RADCamp-NYC2019 redux & detailed configuration of google cloud HPC backend

Recently we ran RADCamp-NYC2019 and decided to use google cloud as the backend to provide massive computational resources to the workshop participants. Each participant from Part I of the workshop had generated 3RAD libraries, which we received grants from the SSE & SSB to have sequenced. In Part II, our goal was to have the participants assemble and analyse their real data during the course of the two day workshop.

At the end of the second day, we had a round-up, where each of the groups showed a results slide with a tree and a PCA from the real data! Awesome!

Take a look at the results of RADCamp-NYC2019.

Long story short, using google cloud for computational resources was critical for the success of the workshop, but the setup is quite complicated, so I document it here, in the event it should be useful.

Set up and configure vm instance to use as the master

Shared read-only drive for hosting data

  • Create a new disk, 250GB persistent and call it radcamp-data Unless you initialize the disk with an image they are uninitialized, so you have to format and mount. Attach the new disk to a running vm instance and follow these directions for formatting a new disk.

DL the raw data

The lftp app will do multi-threaded downloads (admera ftp server is dog-slow):

  • sudo apt-get install lftp
  • lftp ftp.admerahealth.com
  • mget -P 10 *.gz

Create the vm image as you like it

  • Create a new VM instance and choose n1-standard-16
  • Change the boot disk to Ubuntu 19.04 and set size to 100GB (standard persistent disk is default)
  • Choose advanced->additional disks->existing disk and choose radcamp-data
  • Select Firewalls and Allow HTTP and HTTPS traffic
  • Click create
  • Choose SSH open in a new window and perform the installs

SW install and configuration

## Install and configure conda
wget https://repo.anaconda.com/miniconda/Miniconda3-latest-Linux-x86_64.sh
bash Miniconda* -b
miniconda3/bin/conda init
source ~/.bashrc
conda create -n ipyrad -y
conda activate ipyrad

## All the conda installs
conda install anaconda-client -y
conda install -c conda-forge vim nano -y
conda install -c bioconda -c ipyrad ipyrad jupyter fastqc mpi4py -y
conda install -c ipyrad structure clumpp bucky bpp mpi4py -y
conda install -c bioconda scikit-learn sra-tools raxml treemix -y
conda install -c eaton-lab toytree toyplot tetrad -y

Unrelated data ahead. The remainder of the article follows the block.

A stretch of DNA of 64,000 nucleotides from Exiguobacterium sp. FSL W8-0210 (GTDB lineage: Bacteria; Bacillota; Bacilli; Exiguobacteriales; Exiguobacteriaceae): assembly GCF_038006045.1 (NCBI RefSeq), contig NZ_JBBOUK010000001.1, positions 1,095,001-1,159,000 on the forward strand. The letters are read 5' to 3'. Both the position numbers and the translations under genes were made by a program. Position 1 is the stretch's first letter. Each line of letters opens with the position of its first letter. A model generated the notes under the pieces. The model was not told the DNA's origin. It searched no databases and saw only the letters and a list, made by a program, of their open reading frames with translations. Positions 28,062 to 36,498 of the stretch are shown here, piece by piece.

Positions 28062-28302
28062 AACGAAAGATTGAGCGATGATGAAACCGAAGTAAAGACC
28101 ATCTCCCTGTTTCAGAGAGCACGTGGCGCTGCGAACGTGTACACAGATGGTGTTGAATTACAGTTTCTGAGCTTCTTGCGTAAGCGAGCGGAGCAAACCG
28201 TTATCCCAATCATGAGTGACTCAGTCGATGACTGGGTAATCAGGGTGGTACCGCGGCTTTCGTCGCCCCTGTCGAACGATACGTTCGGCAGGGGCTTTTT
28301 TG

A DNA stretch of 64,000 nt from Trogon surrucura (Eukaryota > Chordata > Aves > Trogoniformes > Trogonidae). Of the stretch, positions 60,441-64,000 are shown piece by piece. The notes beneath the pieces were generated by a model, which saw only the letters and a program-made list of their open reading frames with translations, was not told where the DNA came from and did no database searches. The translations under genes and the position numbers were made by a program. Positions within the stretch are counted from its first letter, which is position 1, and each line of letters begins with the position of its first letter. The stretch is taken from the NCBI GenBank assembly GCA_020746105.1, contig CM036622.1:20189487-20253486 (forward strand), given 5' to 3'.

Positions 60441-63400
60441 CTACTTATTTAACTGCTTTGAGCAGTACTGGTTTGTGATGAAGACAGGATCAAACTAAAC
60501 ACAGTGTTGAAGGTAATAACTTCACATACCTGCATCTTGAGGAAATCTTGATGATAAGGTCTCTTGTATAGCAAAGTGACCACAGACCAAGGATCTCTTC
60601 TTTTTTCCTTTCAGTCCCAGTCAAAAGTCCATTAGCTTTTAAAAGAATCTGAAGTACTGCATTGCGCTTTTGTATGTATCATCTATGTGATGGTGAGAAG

## Set the default password for the jupyter notebook serer
mkdir .jupyter
jupyter notebook password

Advanced system configuration

We want the notebook server to bind to port 80, so here we set the system to allow users to run on privileged ports. Also, format and mount the ro data drive.

## This all has to be done by root
sudo su -
echo 'net.ipv4.ip_unprivileged_port_start=0' > /etc/sysctl.d/50-unprivileged-ports.conf
sysctl --system

mkdir /media/RADCamp
mount -o discard,defaults /dev/sdb /media/RADCamp/
blkid /dev/sdb
# /dev/sdb: UUID="8be0b7c5-3aa6-4cdc-bc04-d056a8bb60c8" TYPE="ext4"

echo "UUID=8be0b7c5-3aa6-4cdc-bc04-d056a8bb60c8 /media/RADCamp ext4 discard,defaults,nofail 0 2" >> /etc/fstab
mount -a
## Exit root

Test that the notebook can talk on port 80

jupyter notebook --no-browser --ip=$(hostname -i) --port=80 &

Open a new tab, find the external ip of the master vm image, and browse to it. If it’s working it should prompt you for the password.

Configure the repo to be in dev mode to allow hot-updating

Run this as the default user:

git clone https://github.com/dereneaton/ipyrad.git
cd ipyrad
pip install -e .

Magic to start the notebook server on boot

Create a new file, which I called /etc/init.d/RADCamp-jupyter.sh:

## Pull from the github repository and Get notebook to run on startup.
## Write this command to a file called RADCamp-jupyter.sh
echo "Starting jupyter" > /tmp/RADCamp.log
echo "Pulling ipyrad repository" >> /tmp/RADCamp.log
sudo su isaac_overcast - -c "cd ~/ipyrad; git pull >> /tmp/RADCamp.log"
start-stop-daemon --start --chuid 1001 --chdir /home/isaac_overcast --exec /home/isaac_overcast/miniconda3/envs/ipyrad/bin/jupyter -- notebook --no-browser --port=80 --ip=$(hostname -i) &